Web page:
Another day, another round of speculation about Andrew Bogut's health.
A week ago Bogut was supposed to be starting the Bucks' first exhibition opener, with Scott Skiles going so far as to say he expected the big man to play 20 minutes against Chicago. This in spite of the summer-long speculation that Bogut's recovery from finger, hand, wrist and elbow injuries was not going as well as hoped. But a swollen hand and seven days later, we have Bogut still sitting out practice and understandably playing it safe as he and the Bucks attempt to find the right balance between preparing for opening night and not unduly risking their most valuable player. That alone isn't a surprise, but quite understandably eyebrows are raised every time Bogut suffers a setback or brings up the possibility that his play will be somehow compromised by the lingering effects of his horrific fall last April.
"The elbow, finger, everything . . . I won't be 100%, so I'll have to play through the pain through the season. Even once it gets better, I'm still going to be 90% for the year or 85%.
"I don't have my mobility and flexibility like I should, but I just have to adjust to it."
Jeremy has a terrific take on why Bogut's diagnoses-by-percentage aren't worth losing sleep over, and I have to think Bogut is also managing expectations to some extent right now. Bogut has shown he can play through pain, but that doesn't mean he's going to shrug off a major injury and act like it won't affect him. And understandably so. Like the rest of us, he won't really know how it will impact his game until the games matter on October 27, if not later, and acting like there's no problem doesn't really help anyone.
More importantly, the latest talk also distracts a bit from the more important question of how many games Bogut will be able to play, period. Because whether Bogut is 50%, 75% or 100%, the reality is that the Bucks don't have a real answer for replacing him when he's not in uniform. Yes, Drew Gooden can play center and score from the post at times. And Larry Sanders provides the Bucks a second shot-blocker for the first time in who knows how long. But Bogut is Bogut. He's the team's best player, the fulcrum of a terrific defense, the Bucks' only go-to post scorer, and the team's leader on and off the court. As we saw while he struggled with the misdiagnosed back injury than eventually ended his 08/09 season, Bogut has the kind of savvy and toughness to be valuable even when he's not healthy.
Translation: the Bucks can live with Bogut being 10% or 20% below his usual lofty standards--whatever that means--but they probably can't live with Bogut in street clothes for extended periods. So far Skiles has emphasized Bogut would be able to play if push came to shove, so that's very good news. But it also raises the more difficult question of whether coming back sooner rather than later will increase the likelihood of re-injury. Five months ago, Bogut and the Bucks were hoping that a full summer of rest and rehabilitation would have him back to his best by the start of camp, or the regular season at the latest. In fact, at the Bucks' post-season media day on May 3, Bogut sounded bullish on his recovery, though still cautious about his broken finger and the chance it might be an issue going forward:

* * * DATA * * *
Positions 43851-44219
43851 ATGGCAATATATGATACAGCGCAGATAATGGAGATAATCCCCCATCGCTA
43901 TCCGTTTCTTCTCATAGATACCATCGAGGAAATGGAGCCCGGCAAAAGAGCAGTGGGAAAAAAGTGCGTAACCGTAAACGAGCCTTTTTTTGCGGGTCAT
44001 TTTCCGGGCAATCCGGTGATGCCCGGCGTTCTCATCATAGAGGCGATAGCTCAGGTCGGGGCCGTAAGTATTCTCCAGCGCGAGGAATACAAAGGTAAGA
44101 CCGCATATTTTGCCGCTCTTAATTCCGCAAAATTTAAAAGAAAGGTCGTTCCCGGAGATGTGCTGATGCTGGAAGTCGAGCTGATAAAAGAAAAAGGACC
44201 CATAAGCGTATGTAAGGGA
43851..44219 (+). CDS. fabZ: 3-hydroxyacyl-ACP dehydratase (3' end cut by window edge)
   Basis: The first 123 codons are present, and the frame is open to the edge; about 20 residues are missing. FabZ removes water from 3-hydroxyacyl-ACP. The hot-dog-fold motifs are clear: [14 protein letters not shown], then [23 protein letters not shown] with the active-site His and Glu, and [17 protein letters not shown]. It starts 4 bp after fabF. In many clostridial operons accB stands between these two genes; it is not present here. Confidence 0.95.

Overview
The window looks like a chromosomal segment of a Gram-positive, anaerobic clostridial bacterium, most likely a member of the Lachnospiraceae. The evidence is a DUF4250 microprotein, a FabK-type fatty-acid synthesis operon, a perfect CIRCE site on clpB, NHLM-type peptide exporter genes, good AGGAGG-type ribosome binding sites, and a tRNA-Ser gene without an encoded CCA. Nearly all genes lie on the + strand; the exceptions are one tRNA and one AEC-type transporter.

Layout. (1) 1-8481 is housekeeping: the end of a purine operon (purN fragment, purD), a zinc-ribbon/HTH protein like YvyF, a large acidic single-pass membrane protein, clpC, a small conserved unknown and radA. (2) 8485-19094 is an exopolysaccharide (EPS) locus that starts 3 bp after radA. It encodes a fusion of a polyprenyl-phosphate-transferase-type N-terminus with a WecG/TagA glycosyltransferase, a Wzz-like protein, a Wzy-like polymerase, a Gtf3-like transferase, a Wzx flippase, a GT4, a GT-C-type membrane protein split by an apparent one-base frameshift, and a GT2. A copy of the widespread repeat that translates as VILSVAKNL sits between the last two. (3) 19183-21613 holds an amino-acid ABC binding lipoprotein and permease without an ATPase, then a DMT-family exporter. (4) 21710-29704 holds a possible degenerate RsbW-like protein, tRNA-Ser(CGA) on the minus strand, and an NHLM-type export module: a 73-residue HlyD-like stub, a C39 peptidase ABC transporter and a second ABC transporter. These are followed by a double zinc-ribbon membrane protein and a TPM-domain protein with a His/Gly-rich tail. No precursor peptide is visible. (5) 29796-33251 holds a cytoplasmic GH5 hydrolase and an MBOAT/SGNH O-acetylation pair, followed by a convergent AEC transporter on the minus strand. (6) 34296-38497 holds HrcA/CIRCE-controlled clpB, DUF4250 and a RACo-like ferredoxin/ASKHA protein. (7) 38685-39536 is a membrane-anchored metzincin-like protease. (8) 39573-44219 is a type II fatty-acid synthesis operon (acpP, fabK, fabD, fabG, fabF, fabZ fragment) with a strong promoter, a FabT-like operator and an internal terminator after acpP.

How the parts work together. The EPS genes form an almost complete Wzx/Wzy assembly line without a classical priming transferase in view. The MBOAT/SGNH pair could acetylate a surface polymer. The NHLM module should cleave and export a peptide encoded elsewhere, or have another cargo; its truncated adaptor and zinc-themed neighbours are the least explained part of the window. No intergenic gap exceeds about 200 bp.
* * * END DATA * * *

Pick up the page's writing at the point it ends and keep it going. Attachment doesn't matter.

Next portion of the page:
It's going to depend on how the finger heals now. The elbow is pretty much healed, I'm just getting the swelling down. The wrist feels good already. It feels like it's healed. The finger is the thing that worries the doctors because of the ligaments. There's a slight percentage chance that it can re-break very easily. It's a slight percentage, like five percent, but they say that there's a chance of that happening so they are kind of worried about me trying to push myself the first couple of weeks. Whether that's into June or early July, we don't know. I'll definitely be back in with a solid two months of basketball training before coming to Milwaukee.
If hastening Bogut's return meaningfully increases the likelihood that he re-injures himself and misses an extended period, then it's hard to justify him playing in any preseason games. Considering the Bucks allowed Bogut to start practicing a few weeks ago, one would hope that re-injury isn't a huge threat [and as Dave notes in the comments, the fact that it's his arm and not a load-bearing part of the body like the legs or back also helps]. Will he have to miss games here and there because of soreness or swelling? That might be the best case scenario right now, but it's not clear if resting him for another two weeks or another two months will demonstrably improve his long-term recovery.
At the end of the day, the Bucks will need him on the court once the games count, and keeping him in civilian attire for an extended period just to reach some theoretical 100% figure would likely be a self-defeating strategy for the 10/11 team. We all care about Bogut's long term health, but how conservative is too conservative? That's the question team doctors, coaches, and Bogut himself are wrestling with as the season opener draws near. So long as Bogut is unlikely to do himself any long-lasting damage, the Bucks will have a huge incentive to get him on the court as soon as possible regardless of whether he's 100%. And while there won't be any guarantees that Bogut can stay healthy--whether it's related to his arm, back, knees, etc--the Bucks may not have the luxury of playing it safe for too long.